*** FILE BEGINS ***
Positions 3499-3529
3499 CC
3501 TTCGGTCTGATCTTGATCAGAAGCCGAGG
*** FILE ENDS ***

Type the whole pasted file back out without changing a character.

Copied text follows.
Positions 3499-3529
3499 CC
3501 TTCGGTCTGATCTTGATCAGAAGCCGAGG